Ginger Butcher, the current Landsat Outreach lead, a hands-on learning and makerspace advocate, embraced the use of the tool, but wanted something with a data viewer and expanded spectral capabilities. She brought on intern Lauren Antt to help create a new tool.
Antt connected with Jimmy Acevedo, an intern that had previously worked with Mirel in Observational Cosmology. Together with Butcher, they reached out to Mirel to discuss extending his visible spectrum instrument with near infrared sensors.
Meanwhile, Mirel’s grade school friend and UVA professor, Lerdau, was looking for an educational tool that could measure photosynthetic activity and evapotranspiration to help students understand how sensors could be used to measure and monitor those processes. He asked Mirel if he could help develop such a tool.
With Landsat-funding, Mirel, was able combine the requests of Butcher and Lerdau and develop a low-cost instrument that demonstrates how Landsat satellites work and incorporates visible, near infrared, and thermal measurements.
STELLA was born.
Note: The modular design of STELLA provides the perfect platform to expand capabilities for other science investigations such as incorporating new sensors to measure air quality or adding cuvettes to capture spectral data from liquids.
STELLA instruments themselves are a prime example of technology—equipment created by applying scientific knowledge.
“Learning how the STELLA is connected between its different sensors and parts… helped increase my knowledge about electronics and sensors and gave me a new perspective about their applications beyond just what is taught in school,” Ballagh shared.
Mirel showed Pillai and Ballagh how the sensors used the clock line to communicate, bringing his oscilloscope and logic level converter to graphically show the varying voltages, and both interns became skillful users of multimeters to measure electrical outputs.
Pillai and Ballagh compared STELLA data to that collected by a professional-grade commercial spectrometer. And they were able to explore the GEDI lidar laboratory, Goddard cleanroom facilities, and Goddard robotics lab.
Building 40 STELLAs was a lively introduction to engineering, teaching Pillai and Ballagh about breadboards, electrical components, and signal communication—while strengthening their soldering and troubleshooting skills along the way.
“I came into the internship with a basic understanding of electrical engineering,” Pillai stated in her internship summary, “But now that I actually understand how it works, it has opened my eyes to a whole new field. I can now go home and take a multimeter to fix basic appliances.”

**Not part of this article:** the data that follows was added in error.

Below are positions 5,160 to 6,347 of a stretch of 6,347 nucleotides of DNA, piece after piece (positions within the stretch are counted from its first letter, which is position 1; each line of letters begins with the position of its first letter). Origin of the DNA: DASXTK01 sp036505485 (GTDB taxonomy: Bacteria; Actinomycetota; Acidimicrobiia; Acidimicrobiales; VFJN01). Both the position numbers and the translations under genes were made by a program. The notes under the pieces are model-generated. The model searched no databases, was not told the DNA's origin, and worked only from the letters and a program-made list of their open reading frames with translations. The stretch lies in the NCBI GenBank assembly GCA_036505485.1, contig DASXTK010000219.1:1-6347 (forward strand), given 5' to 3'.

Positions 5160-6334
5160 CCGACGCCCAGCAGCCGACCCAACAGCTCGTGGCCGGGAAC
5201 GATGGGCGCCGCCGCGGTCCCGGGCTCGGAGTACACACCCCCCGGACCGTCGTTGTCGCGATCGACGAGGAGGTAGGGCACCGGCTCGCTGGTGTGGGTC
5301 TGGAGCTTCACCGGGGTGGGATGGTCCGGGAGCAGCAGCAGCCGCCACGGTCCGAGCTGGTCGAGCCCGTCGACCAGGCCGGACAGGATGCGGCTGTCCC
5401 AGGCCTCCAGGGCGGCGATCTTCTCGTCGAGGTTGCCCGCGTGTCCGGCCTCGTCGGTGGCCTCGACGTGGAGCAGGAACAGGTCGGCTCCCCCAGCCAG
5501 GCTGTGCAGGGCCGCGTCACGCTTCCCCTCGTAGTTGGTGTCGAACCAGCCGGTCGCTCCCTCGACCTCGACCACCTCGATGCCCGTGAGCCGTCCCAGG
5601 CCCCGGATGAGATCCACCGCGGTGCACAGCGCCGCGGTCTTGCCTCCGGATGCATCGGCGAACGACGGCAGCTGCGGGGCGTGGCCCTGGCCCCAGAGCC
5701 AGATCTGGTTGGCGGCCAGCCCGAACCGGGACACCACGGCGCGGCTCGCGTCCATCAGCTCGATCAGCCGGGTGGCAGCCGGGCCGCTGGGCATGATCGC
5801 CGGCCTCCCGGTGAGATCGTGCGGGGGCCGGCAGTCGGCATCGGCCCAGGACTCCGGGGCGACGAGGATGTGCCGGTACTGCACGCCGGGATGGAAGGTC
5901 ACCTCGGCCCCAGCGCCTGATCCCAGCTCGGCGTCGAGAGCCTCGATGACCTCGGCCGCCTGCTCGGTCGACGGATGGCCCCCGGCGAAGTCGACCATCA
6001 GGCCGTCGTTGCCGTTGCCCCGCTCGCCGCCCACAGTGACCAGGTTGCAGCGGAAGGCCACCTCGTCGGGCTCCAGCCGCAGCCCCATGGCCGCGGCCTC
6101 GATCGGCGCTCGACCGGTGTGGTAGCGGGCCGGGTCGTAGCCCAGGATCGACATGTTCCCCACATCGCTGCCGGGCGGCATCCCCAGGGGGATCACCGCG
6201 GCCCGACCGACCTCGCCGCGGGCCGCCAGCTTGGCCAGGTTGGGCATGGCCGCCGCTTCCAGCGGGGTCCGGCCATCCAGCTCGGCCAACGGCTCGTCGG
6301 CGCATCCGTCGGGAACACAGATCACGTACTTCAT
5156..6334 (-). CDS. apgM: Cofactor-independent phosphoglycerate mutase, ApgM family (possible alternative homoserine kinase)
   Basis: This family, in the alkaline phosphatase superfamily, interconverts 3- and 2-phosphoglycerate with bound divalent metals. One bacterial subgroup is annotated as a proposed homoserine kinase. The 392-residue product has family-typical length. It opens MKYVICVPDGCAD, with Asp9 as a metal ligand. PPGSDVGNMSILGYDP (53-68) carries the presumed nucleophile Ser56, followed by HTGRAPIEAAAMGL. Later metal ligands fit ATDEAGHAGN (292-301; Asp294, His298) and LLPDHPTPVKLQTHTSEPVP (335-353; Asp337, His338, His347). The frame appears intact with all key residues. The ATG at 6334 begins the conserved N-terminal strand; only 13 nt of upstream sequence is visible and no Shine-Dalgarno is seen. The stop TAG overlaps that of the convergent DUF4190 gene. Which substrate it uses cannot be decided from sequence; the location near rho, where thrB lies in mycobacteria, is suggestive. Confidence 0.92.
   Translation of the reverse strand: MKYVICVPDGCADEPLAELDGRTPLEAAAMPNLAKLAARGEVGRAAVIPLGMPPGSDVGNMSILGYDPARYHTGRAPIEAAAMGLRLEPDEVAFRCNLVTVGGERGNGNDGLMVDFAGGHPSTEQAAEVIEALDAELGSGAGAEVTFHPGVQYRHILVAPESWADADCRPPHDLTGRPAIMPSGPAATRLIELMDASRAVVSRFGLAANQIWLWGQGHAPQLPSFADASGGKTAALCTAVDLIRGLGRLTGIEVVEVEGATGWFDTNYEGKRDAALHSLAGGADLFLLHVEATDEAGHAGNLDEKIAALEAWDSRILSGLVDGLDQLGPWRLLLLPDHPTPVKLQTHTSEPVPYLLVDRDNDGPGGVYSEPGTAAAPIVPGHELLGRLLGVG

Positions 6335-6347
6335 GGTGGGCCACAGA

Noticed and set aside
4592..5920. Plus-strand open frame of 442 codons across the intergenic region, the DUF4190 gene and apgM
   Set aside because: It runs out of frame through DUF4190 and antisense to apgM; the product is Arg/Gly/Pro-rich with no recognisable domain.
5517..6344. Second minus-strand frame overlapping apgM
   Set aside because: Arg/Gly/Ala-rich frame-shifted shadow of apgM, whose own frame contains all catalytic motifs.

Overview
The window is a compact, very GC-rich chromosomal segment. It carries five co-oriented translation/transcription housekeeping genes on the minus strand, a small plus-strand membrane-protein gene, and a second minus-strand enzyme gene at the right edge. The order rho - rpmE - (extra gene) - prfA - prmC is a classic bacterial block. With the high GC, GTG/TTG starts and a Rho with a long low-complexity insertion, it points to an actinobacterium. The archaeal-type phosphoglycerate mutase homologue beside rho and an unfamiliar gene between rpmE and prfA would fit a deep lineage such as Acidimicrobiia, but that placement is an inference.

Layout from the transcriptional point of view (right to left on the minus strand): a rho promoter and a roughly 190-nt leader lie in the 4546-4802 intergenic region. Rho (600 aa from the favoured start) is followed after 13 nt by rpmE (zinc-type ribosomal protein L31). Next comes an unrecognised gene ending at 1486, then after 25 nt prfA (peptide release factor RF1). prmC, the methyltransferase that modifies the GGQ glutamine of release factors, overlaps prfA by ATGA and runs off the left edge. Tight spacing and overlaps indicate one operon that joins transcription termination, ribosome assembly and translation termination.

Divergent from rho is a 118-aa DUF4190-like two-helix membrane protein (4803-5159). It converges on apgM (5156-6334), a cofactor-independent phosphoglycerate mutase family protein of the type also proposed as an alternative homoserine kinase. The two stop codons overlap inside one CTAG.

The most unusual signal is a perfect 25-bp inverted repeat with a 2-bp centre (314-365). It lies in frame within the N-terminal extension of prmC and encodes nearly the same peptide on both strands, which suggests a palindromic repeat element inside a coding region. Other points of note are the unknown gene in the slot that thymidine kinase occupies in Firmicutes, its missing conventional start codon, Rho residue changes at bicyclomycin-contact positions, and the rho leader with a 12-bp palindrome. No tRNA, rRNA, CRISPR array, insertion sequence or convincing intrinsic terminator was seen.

Ballagh designed and developed a sun shield for STELLA after struggling to read the screen in bright daylight. She used AutoCAD and a 3D printer to fabricate the clip-on accessory.
“Making the sun shield was very fun for me,” she shared, “I enjoyed the creative side of it.”
Math is often the language that makes science, engineering, and technology useable and repeatable. Landsat and STELLA science is no different. Pillai and Ballagh used math during their data analysis, converting measurements to radiance then reflectance, plotting data, and using indices to extract meaning from the data they collected. Their full-sun, clear day data plots contributed to a spectral library of spectral signatures and they added some activities to the open data forum.
Interns and Mentors
Pillai and Ballagh were adept interns.
“They conquered everything I threw at them,” Taylor commented.
Taylor’s mentor philosophy was to make sure they used the skills they acquired during the internship, to have them iterate on prototypes of their designs and experiments, and to make sure they saw that failure helps just as much (if not more) than success.
“It was great to hear them ask questions, go through prototypes, and learn how to improve their experiments,” he said. “I also wanted them to have the confidence and understand that they can draw upon the vast resources and people that NASA has to help them with their interests.”
“Their understanding of the need for highly calibrated instruments, vegetation indices, mechanical and electrical engineering, and remote sensing skyrocketed.”
How much did Pillai and Ballagh enjoy their internship experience? As Pillai put it in her parting message to Taylor: “I’ve never had a more amazing experience than this.”